Immediately after being notified of the serious error made by the Harris County Tax Assessor Collector’s office, HCDE realized that error created a significant potential for future lawsuits against HCDE based on seating one or more trustees who were elected using unconstitutional boundary lines. The consequence of seating an illegally elected board could expose HCDE to being challenged on any decision made by the HCDE Board of Trustees in the future. For these reasons, HCDE representatives immediately began attending various meetings with the Harris County Attorney’s office, the Harris County Tax Assessor Collector’s office, the Harris County Clerk’s office, the Republican Party, and the Democratic Party to find a resolution to this problem.
To ensure the reliability and lawfulness of its governance, HCDE sought to find a viable resolution to this problem that HCDE did not create. Because HCDE contends that neither HCDE, Harris County, nor either of the political parties can legally resolve this problem and because HCDE believes that federal law, including the U.S. Constitution’s “one person, one vote” rule, is implicated, the resolution is best determined by a federal court. Therefore, at the invitation of County officials, HCDE filed a lawsuit in federal court asking the court to remedy this serious problem.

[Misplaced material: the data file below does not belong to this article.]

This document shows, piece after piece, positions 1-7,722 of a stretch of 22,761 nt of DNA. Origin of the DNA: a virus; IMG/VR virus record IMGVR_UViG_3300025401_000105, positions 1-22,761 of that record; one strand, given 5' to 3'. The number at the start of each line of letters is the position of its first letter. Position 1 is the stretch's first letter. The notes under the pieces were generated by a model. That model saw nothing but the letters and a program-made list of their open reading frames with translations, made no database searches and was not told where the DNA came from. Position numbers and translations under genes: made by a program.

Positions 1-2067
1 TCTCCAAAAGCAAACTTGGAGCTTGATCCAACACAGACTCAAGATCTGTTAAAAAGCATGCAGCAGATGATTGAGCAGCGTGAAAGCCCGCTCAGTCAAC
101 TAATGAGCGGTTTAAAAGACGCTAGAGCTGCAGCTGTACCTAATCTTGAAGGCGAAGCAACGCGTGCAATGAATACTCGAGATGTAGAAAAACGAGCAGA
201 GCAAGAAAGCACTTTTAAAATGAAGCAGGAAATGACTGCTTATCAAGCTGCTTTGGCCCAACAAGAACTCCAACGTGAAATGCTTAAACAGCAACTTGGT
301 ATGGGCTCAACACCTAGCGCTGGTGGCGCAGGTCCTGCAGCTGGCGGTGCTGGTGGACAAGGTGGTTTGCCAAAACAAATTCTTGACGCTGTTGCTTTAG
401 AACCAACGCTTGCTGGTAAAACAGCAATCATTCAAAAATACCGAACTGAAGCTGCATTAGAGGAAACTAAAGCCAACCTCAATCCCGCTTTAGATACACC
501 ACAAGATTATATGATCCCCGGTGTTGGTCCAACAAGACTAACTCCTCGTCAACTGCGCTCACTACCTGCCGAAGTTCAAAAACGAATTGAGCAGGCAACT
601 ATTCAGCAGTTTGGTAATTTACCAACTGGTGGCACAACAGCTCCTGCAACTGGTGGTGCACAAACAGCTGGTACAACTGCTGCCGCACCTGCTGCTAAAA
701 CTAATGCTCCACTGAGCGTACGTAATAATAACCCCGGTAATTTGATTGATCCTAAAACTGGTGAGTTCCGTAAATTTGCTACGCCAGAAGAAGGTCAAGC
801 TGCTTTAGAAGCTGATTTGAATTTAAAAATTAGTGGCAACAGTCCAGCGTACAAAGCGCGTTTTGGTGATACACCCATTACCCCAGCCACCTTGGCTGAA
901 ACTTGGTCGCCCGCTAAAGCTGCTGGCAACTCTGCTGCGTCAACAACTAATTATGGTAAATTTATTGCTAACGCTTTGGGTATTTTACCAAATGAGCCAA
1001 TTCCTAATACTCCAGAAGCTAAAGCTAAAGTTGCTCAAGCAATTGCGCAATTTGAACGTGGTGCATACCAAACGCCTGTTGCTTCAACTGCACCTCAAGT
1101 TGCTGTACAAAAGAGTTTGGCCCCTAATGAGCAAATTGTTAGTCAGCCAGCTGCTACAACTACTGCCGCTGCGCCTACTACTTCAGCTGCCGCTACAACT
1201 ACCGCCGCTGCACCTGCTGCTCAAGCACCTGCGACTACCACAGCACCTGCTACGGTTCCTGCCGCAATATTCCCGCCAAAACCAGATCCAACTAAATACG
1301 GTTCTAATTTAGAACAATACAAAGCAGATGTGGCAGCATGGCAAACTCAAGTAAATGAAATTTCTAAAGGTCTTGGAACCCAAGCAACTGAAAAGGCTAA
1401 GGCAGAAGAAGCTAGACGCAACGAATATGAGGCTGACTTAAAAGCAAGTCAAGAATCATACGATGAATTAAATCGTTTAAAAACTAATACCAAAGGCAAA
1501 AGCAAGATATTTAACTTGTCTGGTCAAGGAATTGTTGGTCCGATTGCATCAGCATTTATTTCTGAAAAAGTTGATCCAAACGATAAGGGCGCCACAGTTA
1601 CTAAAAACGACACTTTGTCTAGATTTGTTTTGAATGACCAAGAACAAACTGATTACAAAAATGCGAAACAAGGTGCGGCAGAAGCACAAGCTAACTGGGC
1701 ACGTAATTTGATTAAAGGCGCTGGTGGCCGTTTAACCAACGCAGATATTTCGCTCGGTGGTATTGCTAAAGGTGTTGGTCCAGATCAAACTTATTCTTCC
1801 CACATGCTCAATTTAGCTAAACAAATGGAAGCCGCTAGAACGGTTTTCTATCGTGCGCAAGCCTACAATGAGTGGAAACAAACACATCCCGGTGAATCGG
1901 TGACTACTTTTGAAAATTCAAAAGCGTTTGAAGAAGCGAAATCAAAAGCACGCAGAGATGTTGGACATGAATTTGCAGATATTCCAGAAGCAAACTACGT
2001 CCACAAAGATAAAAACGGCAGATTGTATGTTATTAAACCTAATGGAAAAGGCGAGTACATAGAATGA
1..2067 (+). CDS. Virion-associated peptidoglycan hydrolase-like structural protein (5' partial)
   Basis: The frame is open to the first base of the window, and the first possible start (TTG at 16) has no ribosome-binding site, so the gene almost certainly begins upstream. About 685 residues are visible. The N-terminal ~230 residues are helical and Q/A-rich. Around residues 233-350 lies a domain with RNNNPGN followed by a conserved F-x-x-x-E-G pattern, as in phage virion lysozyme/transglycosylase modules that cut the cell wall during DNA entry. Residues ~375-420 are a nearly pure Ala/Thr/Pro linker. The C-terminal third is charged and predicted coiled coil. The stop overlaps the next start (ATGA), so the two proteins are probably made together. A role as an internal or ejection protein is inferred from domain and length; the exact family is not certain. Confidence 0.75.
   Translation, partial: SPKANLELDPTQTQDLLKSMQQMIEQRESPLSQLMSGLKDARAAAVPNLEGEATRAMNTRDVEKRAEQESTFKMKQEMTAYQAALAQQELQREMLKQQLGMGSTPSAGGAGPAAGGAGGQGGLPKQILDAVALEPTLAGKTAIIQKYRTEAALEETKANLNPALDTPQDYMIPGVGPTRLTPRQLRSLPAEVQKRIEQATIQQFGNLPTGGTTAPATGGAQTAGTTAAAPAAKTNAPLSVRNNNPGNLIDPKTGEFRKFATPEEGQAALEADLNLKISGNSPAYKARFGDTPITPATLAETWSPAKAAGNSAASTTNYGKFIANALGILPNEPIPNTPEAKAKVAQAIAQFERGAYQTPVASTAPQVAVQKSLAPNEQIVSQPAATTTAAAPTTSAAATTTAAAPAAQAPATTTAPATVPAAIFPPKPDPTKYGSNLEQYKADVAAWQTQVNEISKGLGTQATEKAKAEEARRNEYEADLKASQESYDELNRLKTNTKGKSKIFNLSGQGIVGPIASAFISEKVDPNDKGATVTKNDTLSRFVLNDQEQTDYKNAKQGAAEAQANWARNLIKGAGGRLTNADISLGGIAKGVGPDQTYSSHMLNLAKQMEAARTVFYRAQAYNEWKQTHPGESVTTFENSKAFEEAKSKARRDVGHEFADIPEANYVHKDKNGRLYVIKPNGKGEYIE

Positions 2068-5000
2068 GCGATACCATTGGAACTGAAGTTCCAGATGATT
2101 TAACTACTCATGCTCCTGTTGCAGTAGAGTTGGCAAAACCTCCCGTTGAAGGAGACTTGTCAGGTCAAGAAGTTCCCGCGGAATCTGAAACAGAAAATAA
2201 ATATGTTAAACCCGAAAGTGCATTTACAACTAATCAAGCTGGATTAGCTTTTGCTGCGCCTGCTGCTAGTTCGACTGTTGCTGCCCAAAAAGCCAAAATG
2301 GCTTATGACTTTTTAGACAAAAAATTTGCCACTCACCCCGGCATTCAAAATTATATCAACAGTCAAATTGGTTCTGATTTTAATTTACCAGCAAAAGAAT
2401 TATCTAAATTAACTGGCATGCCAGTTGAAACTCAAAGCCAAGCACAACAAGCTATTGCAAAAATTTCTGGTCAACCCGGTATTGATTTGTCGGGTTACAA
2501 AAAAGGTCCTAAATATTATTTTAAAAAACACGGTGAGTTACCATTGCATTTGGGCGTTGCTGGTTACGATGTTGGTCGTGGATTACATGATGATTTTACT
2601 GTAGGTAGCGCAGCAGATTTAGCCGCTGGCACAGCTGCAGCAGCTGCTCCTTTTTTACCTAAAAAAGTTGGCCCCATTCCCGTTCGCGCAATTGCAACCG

Attached are documents that are public record, including the initial HCDE pleading and subsequent action relative to the HCDE v. Harris County, et al lawsuit. At no time has HCDE attempted to or suggested affecting the Harris County Commissioner’s precinct boundary lines or the party affiliations of the commissioners. HCDE is not challenging the Harris County Commissioner precinct boundary lines – indeed, HCDE is not a party to the pending redistricting case involving the Harris County Commissioner precinct boundary lines, and HCDE did not intervene in that case to remedy this problem. HCDE is simply attempting to correct the County’s use of the incorrect, unconstitutional boundary lines used for the Primary election for HCDE trustees and to obtain a remedy in the most efficient, timely manner possible HCDE’s single goal is to protect the lawfulness of its governance and to eliminate exposures created by Harris County in using incorrect, unconstitutional boundaries in the Primary election for HCDE Trustees. HCDE will abide by whatever decision the federal court makes in this case – whether that decision is to order a special election, uphold the results of the Primary and runoff elections, or other remedial action.